The 21 stained glass pieces in the exhibition represent a wide array of styles, subject matter and time periods. The oldest work in the exhibition is a 14th-century French border piece; the most recent work was designed by German artist Johannes Schreiter in 2007 and fabricated by Oakbrook Esser in 2009. The exhibition also features work by Tiffany Studios, Frank Lloyd Wright, Mayer of Munich, Leo Cartwright, Johann Minten, Janet McKenzie and James Walker.

The first room of the exhibit features many traditional, highly-painted pieces, while the second room features more modern pieces, including one based on a design from Johannes Schreiter, who Phelps considers to be one of the greatest post-World War II German designers.

"There's a freshness to them," he said of the more modern works. "It's almost hard to imagine they're the same media because they are so drastically different."

by Johannes Schreiter
A contemporary, untitled stained glass piece was designed by German artist Johannes Schreiter in 2007 and fabricated by Oakbrook Esser in 2009.

"Stained glass has that spiritual perception, but it can be a very broad medium that isn't one dimensional," Phelps said. "It really has countless applications."

The exhibition also reveals rarely seen processes that go into the creation of stained glass including life-size preliminary drawings created by the Jacoby Art Glass Company of St. Louis. The drawings were discovered years later after the company was acquired by Oakbrook Esser. The exhibition will also include small-scale color renderings in gouache, ink and watercolor.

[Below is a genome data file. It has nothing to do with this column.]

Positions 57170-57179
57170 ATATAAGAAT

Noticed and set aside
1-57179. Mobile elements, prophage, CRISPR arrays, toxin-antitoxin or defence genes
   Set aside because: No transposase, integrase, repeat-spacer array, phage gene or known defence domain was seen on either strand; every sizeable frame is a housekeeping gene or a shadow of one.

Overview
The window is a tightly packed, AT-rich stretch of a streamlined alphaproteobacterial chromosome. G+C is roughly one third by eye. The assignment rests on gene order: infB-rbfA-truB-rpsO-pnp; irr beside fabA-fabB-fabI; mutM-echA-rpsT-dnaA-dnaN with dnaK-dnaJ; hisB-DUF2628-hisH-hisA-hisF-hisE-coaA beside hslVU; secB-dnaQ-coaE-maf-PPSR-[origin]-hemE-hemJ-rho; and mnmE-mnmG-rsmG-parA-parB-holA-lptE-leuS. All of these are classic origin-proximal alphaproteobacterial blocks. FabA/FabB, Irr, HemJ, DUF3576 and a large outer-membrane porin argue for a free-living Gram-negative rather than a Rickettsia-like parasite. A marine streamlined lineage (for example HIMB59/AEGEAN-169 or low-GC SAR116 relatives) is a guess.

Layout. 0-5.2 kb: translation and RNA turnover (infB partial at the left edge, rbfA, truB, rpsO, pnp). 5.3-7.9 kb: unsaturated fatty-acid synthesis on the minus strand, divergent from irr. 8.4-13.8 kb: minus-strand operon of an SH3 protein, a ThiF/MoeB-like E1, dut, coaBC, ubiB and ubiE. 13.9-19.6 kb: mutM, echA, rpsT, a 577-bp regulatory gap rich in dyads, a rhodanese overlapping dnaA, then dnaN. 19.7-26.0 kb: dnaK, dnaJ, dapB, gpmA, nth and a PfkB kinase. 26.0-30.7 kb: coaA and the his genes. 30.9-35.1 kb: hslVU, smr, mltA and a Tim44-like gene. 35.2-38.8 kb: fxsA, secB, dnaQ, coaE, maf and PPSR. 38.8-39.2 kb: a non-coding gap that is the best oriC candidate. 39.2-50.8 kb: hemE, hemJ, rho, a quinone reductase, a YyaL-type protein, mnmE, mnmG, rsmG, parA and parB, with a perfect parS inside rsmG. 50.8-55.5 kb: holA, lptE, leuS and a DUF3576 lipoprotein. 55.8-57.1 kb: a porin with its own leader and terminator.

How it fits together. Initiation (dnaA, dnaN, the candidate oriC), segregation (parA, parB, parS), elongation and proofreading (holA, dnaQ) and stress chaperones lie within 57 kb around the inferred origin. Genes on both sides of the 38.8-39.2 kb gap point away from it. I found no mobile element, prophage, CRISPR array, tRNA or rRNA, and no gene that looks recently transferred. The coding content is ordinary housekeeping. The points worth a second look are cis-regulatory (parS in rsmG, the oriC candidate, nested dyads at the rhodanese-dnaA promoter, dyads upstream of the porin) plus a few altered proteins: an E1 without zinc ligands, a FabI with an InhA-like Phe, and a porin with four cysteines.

Phelps said the preparatory drawings bring the stained glass trade to a level that people can relate to. The pieces were never meant to be anything more than a means to an end, so they are created on very fragile craft paper that is difficult to preserve.

"They're definitely works of art that hold up on their own apart from the window," he said.

The collection also expands beyond traditional notions of stained glass artwork by featuring Oakbrook Esser's collaborations with artists from outside of the stained glass medium. Phelps said he has collaborated with several other non-stained glass artists, including a California graffiti artist, if their work strikes a chord with him.

The "Let There be Light" exhibit features three stained glass pieces based on the work of Vermont oil painter Janet McKenzie, who creates biblical scenes with people of various ethnic groups. In "Epiphany," one of Phelps' favorites, the magi visiting baby Jesus are women from various ethnic backgrounds.

"It is another dynamic to take an artist outside of our medium and interpret that medium into stained glass," he said. "It is challenging, but those kinds of challenges are good and healthy for developing your own craft and growing."


Here are some more photos from the opening!

opening two
opening three
opening four